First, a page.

FREE E-BOOK: Download Cape Cod Noir for free through Sunday, June 7!
This week marks the release of Providence Noir — the latest release from Akashic’s groundbreaking Noir Series, edited by award-winning author Ann Hood. This release follows the success of Dennis Lehane’s best-selling Boston Noir and delves the Akashic Noir Series deeper into the underbelly of New England.
Want more noir? You’re in luck: from today until Sunday, June 7, you can download a copy of Cape Cod Noir for absolutely free, right here:
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Praise for Cape Cod Noir:
“Youthful alienation and despair dominate the 13 stories in Akashic’s noir volume devoted to Cape Cod. [It] will satisfy those with a hankering for a taste of the dark side.”
“David L. Ulin has put together a malicious collection of short stories that will stay with you long after you return home safe.”
—The Cult: The Official Chuck Palahniuk Website
Akashic Books continues its groundbreaking series of original noir anthologies, launched in 2004 with Brooklyn Noir. Each story is set in a distinct neighborhood or location within the city of the book.
Brand-new stories by: William Hastings, Elyssa East, Dana Cameron, Paul Tremblay, Adam Mansbach, Seth Greenland, Lizzie Skurnick, David L. Ulin, Kaylie Jones, Fred G. Leebron, Ben Greenman, Dave Zeltserman, and Jedediah Berry.
From the introduction by David L. Ulin:
“Here, we see the inverse of the Cape Cod stereotype, with its sailboats and its presidents. Here, we see the flip side of the Kennedys, of all those preppies in docksiders eating steamers, of the whale watchers and bicycles and kites. Here, we see the Cape beneath the surface, the Cape after the summer people have gone home. It doesn’t make the other Cape any less real, but it does suggest a symbiosis, in which our sense of the place can’t help but become more complicated, less about vacation living than something more nuanced and profound . . .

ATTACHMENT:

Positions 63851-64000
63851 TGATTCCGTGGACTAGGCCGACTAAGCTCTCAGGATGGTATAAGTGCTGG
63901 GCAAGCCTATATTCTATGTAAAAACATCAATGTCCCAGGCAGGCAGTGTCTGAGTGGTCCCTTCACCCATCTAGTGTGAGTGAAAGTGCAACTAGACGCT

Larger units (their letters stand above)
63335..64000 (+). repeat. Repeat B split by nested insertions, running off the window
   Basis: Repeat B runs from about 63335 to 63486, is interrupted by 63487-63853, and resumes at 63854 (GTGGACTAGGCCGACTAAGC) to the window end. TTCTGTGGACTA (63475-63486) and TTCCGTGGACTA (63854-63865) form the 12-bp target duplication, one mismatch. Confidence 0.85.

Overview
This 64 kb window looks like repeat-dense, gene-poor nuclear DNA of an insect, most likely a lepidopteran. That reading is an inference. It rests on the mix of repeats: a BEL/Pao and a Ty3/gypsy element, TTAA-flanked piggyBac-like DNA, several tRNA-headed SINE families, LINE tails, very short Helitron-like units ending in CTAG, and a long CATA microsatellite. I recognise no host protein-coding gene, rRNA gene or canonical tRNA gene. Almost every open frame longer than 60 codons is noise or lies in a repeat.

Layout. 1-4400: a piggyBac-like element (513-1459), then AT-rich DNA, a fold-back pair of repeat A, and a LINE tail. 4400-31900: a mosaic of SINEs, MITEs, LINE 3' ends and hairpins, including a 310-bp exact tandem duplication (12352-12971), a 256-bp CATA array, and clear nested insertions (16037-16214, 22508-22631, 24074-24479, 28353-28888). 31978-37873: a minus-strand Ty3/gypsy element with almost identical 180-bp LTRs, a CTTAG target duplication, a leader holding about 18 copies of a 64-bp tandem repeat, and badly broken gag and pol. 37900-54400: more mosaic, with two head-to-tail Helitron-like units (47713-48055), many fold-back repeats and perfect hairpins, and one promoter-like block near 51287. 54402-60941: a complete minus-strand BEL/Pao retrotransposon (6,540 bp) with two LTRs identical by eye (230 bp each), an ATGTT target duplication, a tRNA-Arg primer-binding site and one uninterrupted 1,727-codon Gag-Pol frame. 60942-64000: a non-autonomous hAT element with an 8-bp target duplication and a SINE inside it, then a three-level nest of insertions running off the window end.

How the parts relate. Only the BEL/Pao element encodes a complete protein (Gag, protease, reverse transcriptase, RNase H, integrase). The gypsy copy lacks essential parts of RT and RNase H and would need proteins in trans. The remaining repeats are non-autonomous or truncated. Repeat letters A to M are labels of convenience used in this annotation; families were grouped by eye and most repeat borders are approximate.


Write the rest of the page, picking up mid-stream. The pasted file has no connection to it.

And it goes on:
For me, Cape Cod is a repository of memory: forty summers in the same house will do that to you. But it is also a landscape of hidden tensions, which rise up when we least anticipate. In part, this has to do with social aspiration, which is one of the things that brought my family, like many others, to the Cape. In part, it has to do with social division, which has been a factor since at least the end of the nineteenth century, when then summer trade began. There are lines here, lines that get crossed and lines that never get crossed, the kinds of lines that form the web of noir. Call it what you want—summer and smoke is how I think of it—but that’s the Cape Cod at the center of this book.”
Posted: Jun 2, 2015
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